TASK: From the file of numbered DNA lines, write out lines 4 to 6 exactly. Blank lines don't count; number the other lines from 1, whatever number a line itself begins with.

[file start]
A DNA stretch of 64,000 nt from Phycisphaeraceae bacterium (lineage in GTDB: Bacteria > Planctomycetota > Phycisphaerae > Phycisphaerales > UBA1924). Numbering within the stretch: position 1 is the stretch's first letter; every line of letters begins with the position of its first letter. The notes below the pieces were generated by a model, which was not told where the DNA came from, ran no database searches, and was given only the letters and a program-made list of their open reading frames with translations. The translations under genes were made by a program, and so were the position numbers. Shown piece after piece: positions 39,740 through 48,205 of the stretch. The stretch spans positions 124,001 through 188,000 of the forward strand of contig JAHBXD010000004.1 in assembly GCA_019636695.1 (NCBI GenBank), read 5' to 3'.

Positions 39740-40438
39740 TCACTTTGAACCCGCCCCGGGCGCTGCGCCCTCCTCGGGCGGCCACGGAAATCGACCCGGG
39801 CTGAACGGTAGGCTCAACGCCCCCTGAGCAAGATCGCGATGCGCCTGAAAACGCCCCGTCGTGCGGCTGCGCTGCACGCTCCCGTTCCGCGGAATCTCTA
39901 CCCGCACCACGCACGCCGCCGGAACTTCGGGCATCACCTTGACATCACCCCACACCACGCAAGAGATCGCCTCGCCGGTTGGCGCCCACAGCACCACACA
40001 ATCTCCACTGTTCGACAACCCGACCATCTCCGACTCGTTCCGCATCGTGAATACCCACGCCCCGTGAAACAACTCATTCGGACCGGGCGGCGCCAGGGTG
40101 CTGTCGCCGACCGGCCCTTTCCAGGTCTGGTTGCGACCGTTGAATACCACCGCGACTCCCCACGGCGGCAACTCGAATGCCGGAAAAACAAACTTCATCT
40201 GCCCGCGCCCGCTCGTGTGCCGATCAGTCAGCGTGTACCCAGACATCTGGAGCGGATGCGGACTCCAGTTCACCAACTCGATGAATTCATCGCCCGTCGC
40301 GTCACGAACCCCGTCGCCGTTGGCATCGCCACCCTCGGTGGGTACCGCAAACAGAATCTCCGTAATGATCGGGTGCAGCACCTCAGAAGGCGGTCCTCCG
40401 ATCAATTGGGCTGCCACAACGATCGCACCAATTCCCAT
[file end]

39801 CTGAACGGTAGGCTCAACGCCCCCTGAGCAAGATCGCGATGCGCCTGAAAACGCCCCGTCGTGCGGCTGCGCTGCACGCTCCCGTTCCGCGGAATCTCTA
39901 CCCGCACCACGCACGCCGCCGGAACTTCGGGCATCACCTTGACATCACCCCACACCACGCAAGAGATCGCCTCGCCGGTTGGCGCCCACAGCACCACACA
40001 ATCTCCACTGTTCGACAACCCGACCATCTCCGACTCGTTCCGCATCGTGAATACCCACGCCCCGTGAAACAACTCATTCGGACCGGGCGGCGCCAGGGTG